The pandemic, soaring inflation and energy costs, stagnating wages and years of attacks on social security have created the worst household debt crisis in living memory.
Expert free debt advice has never been more important to help struggling households navigate this crisis, and demand is rocketing. StepChange Debt Charity reports client numbers increased by 32% between January 2022 and January 2023 (see page 5), while new clients assessed for debt problems at Citizens Advice increased by 88% in the same period.
Debt advice keeps people in their homes, keeps the bailiffs away, keeps families together, keeps the heating and lighting on, stops people going to prison for debts like fines and council tax, and has a massive benefit to mental health. But debt advice services are overworked and badly underfunded. Community-based services like Citizens Advice and Law Centres have seen debt advice funding cut by 21% in real terms compared to before the pandemic, while Unite members at StepChange Debt Charity are facing an estimated 200 job losses.
What are Unite’s demands?
The Money & Pensions Service funds debt advice with an annual levy on businesses. But this is only paid by consumer credit and mortgage lenders, and other businesses which create or profit from household debt, such as energy, water, telecoms and bailiff firms do not have to pay it.
Yet many of these firms are making obscene profits. In February alone:
- British Gas parent company Centrica announced its annual profits had trebled to £3.3bn
- Energy company EDF announced annual profits of £1.1bn
- The big 4 UK banks announced £19.8bn profit in a 9-month period
Politicians have a choice to make. The government must urgently increase the debt advice levy. There is precedent for this when the levy was increased in 2020 in anticipation of higher demand during the pandemic, but the demand for debt advice now is far higher than it was three years ago.
The government must also extend the levy to all businesses which contribute to household debt problems. Corporate profiteers like the big energy firms cannot be allowed to take billions out of our economy without paying their fair share towards fixing a debt crisis they helped to create.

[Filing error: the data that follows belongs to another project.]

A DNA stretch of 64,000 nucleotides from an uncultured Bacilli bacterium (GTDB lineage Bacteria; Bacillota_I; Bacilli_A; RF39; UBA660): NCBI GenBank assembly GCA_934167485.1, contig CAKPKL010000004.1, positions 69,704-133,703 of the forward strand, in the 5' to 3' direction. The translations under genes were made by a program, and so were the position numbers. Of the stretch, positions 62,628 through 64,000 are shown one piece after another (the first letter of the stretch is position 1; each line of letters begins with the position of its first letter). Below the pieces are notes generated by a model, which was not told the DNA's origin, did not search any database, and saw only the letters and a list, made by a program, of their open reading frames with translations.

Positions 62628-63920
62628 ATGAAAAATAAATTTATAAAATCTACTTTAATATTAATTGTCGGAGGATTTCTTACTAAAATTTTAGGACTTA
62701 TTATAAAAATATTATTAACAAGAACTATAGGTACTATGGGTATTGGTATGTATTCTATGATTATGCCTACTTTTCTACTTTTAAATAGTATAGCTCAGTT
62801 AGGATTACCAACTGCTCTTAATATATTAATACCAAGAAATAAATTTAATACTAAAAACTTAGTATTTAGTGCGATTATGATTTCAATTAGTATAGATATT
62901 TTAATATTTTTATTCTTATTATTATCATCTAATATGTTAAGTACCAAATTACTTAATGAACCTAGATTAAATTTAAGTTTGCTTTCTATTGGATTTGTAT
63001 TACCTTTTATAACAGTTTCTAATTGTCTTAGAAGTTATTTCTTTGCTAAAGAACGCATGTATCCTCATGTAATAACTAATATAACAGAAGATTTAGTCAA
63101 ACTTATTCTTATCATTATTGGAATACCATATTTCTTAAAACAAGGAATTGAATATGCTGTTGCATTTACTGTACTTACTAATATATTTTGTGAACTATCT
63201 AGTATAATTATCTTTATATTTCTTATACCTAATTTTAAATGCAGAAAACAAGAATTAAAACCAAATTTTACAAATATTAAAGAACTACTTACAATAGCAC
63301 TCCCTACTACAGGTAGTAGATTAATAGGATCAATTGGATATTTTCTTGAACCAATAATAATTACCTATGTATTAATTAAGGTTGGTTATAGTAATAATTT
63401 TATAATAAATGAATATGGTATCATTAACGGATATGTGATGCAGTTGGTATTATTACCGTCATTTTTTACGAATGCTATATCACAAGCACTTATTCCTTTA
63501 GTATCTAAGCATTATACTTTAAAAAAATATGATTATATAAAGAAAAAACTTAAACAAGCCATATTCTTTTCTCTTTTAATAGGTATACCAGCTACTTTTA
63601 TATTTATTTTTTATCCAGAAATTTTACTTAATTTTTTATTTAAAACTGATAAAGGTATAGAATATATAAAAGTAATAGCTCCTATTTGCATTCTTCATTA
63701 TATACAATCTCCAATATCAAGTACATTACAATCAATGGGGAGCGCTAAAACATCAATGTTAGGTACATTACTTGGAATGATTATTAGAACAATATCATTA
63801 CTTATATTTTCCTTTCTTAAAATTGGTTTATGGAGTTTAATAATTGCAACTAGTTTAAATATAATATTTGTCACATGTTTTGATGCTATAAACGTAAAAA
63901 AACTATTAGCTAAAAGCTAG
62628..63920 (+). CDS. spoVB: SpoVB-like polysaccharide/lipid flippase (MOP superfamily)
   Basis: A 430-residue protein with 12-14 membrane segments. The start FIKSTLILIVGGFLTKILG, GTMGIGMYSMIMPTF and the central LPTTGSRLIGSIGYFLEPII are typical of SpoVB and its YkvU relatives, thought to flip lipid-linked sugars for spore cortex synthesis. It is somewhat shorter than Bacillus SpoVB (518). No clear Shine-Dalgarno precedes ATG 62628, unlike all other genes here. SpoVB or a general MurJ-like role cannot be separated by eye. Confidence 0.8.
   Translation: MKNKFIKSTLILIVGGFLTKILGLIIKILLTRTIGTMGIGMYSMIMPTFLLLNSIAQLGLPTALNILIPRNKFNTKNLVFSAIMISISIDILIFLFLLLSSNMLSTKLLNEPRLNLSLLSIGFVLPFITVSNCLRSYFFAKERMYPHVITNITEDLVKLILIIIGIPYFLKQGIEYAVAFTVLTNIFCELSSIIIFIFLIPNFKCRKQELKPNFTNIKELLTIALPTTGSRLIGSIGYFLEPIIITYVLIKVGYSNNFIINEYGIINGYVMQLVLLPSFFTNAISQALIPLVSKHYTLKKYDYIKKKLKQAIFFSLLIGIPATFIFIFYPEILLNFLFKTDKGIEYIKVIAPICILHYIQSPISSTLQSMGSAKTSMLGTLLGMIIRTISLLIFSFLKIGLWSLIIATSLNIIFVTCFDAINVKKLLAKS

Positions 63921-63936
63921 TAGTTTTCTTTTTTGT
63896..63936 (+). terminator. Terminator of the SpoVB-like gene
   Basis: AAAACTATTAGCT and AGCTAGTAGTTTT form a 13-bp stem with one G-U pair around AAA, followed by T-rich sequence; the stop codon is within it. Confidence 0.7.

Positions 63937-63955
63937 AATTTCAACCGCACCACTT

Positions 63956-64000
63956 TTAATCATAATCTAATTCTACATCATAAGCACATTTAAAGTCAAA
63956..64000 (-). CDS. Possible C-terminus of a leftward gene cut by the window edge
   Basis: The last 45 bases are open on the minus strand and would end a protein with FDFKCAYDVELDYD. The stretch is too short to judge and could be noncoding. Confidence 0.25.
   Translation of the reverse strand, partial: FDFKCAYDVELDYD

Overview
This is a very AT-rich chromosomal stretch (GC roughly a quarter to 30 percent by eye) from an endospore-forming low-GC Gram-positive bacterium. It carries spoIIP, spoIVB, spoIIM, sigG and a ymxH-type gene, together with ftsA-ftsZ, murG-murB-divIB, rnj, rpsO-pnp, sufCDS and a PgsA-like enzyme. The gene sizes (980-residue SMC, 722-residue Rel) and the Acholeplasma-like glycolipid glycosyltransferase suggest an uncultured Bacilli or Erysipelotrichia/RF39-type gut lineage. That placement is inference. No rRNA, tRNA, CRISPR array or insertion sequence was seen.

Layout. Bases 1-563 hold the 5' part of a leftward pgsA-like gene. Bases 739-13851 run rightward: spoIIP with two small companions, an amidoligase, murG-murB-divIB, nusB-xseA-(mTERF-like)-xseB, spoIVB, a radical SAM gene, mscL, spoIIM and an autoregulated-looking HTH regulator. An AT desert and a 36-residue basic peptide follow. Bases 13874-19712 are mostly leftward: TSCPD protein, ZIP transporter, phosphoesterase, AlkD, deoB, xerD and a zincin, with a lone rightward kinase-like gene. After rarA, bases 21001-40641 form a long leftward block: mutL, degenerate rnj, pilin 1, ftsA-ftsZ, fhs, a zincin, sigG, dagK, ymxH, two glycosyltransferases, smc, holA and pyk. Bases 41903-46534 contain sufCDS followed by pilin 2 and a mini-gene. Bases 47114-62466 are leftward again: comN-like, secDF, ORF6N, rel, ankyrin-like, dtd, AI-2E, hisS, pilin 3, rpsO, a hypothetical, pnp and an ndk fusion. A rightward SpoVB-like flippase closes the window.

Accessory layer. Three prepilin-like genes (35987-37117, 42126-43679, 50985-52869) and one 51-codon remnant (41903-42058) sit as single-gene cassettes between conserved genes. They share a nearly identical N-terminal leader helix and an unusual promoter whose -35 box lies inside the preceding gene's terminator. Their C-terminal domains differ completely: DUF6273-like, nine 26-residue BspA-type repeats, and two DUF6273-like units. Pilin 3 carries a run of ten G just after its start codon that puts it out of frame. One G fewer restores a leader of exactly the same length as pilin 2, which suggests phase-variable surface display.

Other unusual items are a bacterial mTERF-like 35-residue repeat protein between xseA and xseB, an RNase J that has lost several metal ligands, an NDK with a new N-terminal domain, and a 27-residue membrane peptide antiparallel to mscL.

Unite’s national officer for the Community, Youth Workers and Not-for-Profit sector, Alan Scott – himself a former debt adviser – has written to the chancellor Jeremy Hunt MP to set out these demands.
Our day of action
On Monday 13 March, Unite for a Workers’ Economy organised a historic first day of action in London in protest at the underfunding of vital debt advice services.
Demonstrations were held outside the three government departments which control debt advice funding – the Department for Work & Pensions, HM Treasury and the Money & Pensions Service.
Frontline workers from Unite Debt Advice Network travelled from as far as Cornwall to stand up for better pay and conditions, and a better service for their clients. And Unite Community members from across the London and Eastern region, many living on low incomes and affected severely by the cost of living crisis, joined the demos.
At the same time, supporters around the country bombarded the social media accounts of the three government departments with our Save Debt Advice message.
We handed in copies of a petition supporting our demands, and signed by nearly 2,000 Unite members and debt advice workers. A slate of debt advice experts addressed the demos, including:
- Tanis Belsham-Wray, chair of Unite West Yorkshire & Humber Community, Youth Workers and Not-for-Profit branch
- Joe Cox, senior policy officer at Debt Justice
- Damon Gibbons, director of the Centre for Responsible Credit
- Ripon Ray, host of the Debt Talk podcast
- Chilli Reid, executive director of Advice UK
- Alan Scott, Unite national officer for the Community, Youth Workers and Not-for-Profit sector
They spelled out exactly why debt advice is essential, and why secure jobs, decent pay and manageable workloads are critical to keep services running – and that means an emergency injection of funding.
This day of action marks an escalation in the campaign to Save Debt Advice, and if our demands on the chancellor are ignored, action will continue.